Posts from January 2016

“Where Would Jesus Go?” John 4:1-15

Years ago, marketers trended with bracelets, bumper stickers, hats, T-shirts, and other items with the letters “WWJD.” The initials represented the question “What Would Jesus Do?” and came from the classic book “In His Steps” by Charles Sheldon, which was first published in 1896. It remains a question which I think we should ask, especially when faced with difficult choices or confounding dilemmas.
Today, I am beginning a sermon series which will hopefully complement the question “What Would Jesus Do?” We have heard today from two members of our Adult Spiritual Formation Team about their recent experiences at the Budget Inn. Among other responsibilities, this group directs “Wednesdays Without Walls,” a monthly opportunity to place faith into action by actually leaving the church campus and doing something for someone else by showing the love of God.

“When to Walk Away” I Samuel 26:17-25; Acts 15:36-41

Most of us do not enjoy conflict. I know some people who avoid conflict at all costs, which of course means sacrificing their own wants, needs, or even identities to “keep the peace.” Conflict is a part of life; it happens at school, at work, in neighborhoods, with families, and even at church. Some people are better at handling conflict than others, because of family conditioning or intentional training. Some are better equipped to address low-level tiers of discord rather than high-level tiers of hostile feuds.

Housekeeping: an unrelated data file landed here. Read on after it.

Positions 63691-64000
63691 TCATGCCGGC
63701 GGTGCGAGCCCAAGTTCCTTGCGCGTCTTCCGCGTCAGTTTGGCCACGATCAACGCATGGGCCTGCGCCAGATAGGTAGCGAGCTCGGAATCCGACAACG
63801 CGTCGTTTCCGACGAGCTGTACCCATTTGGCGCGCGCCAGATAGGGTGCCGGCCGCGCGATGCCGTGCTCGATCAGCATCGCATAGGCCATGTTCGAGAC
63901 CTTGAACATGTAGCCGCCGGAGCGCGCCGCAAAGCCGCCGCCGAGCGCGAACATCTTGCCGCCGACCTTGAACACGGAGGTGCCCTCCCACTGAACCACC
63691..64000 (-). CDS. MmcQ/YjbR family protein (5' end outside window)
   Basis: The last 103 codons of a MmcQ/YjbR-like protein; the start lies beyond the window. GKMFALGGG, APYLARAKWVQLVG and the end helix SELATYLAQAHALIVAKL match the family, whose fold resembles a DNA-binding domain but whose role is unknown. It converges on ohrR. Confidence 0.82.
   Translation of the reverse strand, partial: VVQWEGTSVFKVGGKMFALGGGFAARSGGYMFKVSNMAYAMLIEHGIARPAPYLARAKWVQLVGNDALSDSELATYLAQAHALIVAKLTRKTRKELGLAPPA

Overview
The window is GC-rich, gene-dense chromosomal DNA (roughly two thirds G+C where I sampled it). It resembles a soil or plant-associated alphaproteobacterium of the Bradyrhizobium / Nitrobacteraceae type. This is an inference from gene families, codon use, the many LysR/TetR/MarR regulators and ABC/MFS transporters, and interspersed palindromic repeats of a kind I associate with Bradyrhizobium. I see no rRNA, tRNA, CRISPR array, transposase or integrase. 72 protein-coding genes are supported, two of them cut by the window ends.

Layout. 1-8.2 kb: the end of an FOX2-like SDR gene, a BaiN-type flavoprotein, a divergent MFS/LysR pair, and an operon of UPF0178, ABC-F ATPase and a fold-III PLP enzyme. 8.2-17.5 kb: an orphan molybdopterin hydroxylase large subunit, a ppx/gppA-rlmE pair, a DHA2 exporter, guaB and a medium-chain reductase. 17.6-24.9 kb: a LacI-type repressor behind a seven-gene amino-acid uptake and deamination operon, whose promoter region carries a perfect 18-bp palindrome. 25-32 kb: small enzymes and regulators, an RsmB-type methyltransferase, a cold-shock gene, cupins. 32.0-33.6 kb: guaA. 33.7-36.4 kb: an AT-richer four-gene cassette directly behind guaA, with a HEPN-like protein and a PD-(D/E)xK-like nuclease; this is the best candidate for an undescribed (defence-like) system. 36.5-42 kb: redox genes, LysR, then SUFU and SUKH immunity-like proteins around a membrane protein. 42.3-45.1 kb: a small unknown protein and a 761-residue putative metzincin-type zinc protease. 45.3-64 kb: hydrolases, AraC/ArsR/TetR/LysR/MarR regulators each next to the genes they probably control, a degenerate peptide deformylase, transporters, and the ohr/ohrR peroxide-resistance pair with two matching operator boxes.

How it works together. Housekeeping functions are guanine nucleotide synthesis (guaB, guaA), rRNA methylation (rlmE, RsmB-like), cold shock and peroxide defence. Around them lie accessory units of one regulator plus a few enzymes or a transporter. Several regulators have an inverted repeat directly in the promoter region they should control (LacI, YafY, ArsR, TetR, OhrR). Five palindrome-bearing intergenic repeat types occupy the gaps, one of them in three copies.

This morning, we have heard two stories from scripture that feature conflicts. We have an idea that in significant relationships that we should be able to solve every problem, overcome every squabble, reconcile every hurt. But some disagreements simply never get reconciled. This morning, I’d like for us to look at these two biblical stories of giants of our faith: David and Paul. David became the greatest king in Israel’s history, and the Apostle Paul became the greatest missionary of all time. To be considered great, they had to make some difficult decisions. Let’s look at their examples.


“We Three A-Ha’s of Epiphany Are” Matthew 2:1-12

The word “epiphany” means a realization or sudden insight; originally, it meant “insight through the divine.” As early as the Fourth Century, Christians have celebrated Epiphany as the day that the Wise Men visited Jesus. Some may ask why this event gets a day of celebration. Do we celebrate the shepherds’ visit with a day? Actually, that would be Christmas Day, and the shepherds are not the reason we celebrate. The celebration of Epiphany has less to do with the astronomers from the east or the gifts they brought, but instead, the biggest deal is that this visit of the Magi was the first appearance of Jesus to Gentiles. defines ‘epiphany’ as, “a sudden, intuitive perception of or insight into the reality or essential meaning of something.” When someone says, “I had an epiphany,” they mean that a new meaning emerged; some would call these “a-ha moments.”